7. The stablishment of a Joint Financial Management Board (JFMB) in conflict with the Transitional Federal Charter and any national Constitution. JFMB reinforces the lack of transparency and accountability because board members are foreigners. International and domestic resources are regulated by different rules and principles. The French Republic, United Kingdom, European Union and the World Bank are the initial members of JFMB. The President, the Prime Minister and the Minister of Finance of the TFG will initially represent the TFG on the JFMB. This arrangement violates the Somali constitution and domestic laws. JFMB will usurp the establishment of the offices of the Ministry of Finance, Accountant General, Central Bank and Auditor General. JFMB operates only in south-central Somalia. A functional government can fight corruption.
8. A commitment to support the Regional Maritime Capacity Building Initiatives. Somalis are not aware of any of these initiatives developed and funded for European maritime security.
9. The establishment of a Regional Anti Piracy prosecutions and intelligence coordination centre in the Seychelles for Somali citizens. From this plan transpires the time-span assumed for the continuation of the Somali crisis.
10. The implementation of the Financial Action Tasks Force’s recommendations on Combating Money Laundering and the Financing of Terrorism. Without having a responsible, functional Somali government in place, this decision could endanger the lives of millions of Somalis for suspicion or precautious justifications.
11. Collaboration with the Global Counter Terrorism Forum and other international and regional bodies.
12. The implementation of Mogadishu Recovery and Stabilization plan. This is a much-needed plan but it could be used against national needs and goals.
13. The mplementation of the Djibouti Code of Conduct and Exclusive Economic Zone (EEZ). Somalia as the most failed state in the world lacks the authority and capacity to implement this responsibility.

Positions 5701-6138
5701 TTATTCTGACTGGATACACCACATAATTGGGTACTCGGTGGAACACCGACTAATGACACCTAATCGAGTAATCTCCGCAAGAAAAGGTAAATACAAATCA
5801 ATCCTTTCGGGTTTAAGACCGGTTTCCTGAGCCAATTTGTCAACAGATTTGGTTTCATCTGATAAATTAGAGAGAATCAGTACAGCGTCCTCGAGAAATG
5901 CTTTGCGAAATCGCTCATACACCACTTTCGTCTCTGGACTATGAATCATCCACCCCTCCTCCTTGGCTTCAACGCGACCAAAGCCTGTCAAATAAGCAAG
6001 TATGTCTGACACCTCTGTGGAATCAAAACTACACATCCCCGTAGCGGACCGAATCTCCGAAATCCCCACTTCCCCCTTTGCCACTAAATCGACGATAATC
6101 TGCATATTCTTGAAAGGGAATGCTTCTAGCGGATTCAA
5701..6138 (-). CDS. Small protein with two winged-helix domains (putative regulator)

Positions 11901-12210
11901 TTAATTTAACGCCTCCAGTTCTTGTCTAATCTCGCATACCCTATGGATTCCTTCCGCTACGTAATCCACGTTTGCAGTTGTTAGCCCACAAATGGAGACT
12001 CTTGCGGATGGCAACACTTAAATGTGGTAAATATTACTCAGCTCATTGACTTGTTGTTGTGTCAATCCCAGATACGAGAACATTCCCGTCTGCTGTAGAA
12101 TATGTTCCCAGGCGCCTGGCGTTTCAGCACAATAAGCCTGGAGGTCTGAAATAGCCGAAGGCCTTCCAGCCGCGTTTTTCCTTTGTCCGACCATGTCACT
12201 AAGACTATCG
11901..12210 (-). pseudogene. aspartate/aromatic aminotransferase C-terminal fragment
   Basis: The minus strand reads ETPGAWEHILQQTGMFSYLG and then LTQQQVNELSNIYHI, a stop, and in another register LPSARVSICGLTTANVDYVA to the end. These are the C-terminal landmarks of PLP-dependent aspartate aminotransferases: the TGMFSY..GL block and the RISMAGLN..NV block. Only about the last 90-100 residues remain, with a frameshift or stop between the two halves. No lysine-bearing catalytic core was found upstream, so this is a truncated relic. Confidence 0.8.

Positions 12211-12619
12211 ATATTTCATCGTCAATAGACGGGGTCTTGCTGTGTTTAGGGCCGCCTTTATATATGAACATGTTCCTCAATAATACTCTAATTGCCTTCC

14. The Establishment of a ‘Core Group of Engaged Countries’ to drive progress in support of UN, AU and IGAD efforts.

Some of the unanticipated issues in the communiqué are the pre-concluded anti-piracy agreement between the UK, Seychelles and Somaliland, the revival of the EEZ issue overwhelmingly rejected by the federal parliament, the quick approval of the increase of the AMISOM forces before the conference, the concession for the secession of Somaliland and the formation of the core group of engaged countries responsible on Somalia in the foreseeable future. The Somali people are oblivious to the substance and meaning of the plans and programs decided on their behalf by the international community and written in English. The wide information gap and the gap between the needs and interests of the international community and the Somali people will erode public confidence and support critically needed as a precondition for Somalia’s peace and stability.

Somalia’s socio-political problems, culture and experience are significantly different from many failed states. Yet it shares with them the fundamental need for governance. My expectation from the London Conference was a focus on strategic measures to rebuild Somalia’s failed state at national and local levels throughout Somalia on the basis of a new approach which encompasses the following four points:

1. A change in the current failed strategy of IGAD/UNPOS with its attendant constructs like the Kampala Accord, Djibouti Agreement, the Roadmap, Garowe Principles, and Addis Ababa Agreement between Ahlu Sunna Wal Jama and the TFG.
2. A call for the appointment by the Security Council of a powerful, credible international leader with a transparent political agenda for state building in Somalia.
3. A call for a Somali National Accord which deals with reconciliation, peace and state formation in Somalia, as the mandate of the Transitional Federal Institutions must end on 20 August 2012.
4. A pledge for the disbursement of at least 10 billion dollars in the next four years, specifically for state building. Humanitarian assistance will decrease as peace and hope expands.

Instead, divided Somalia enters another era beyond its control. Nevertheless, there is always hope for a better future.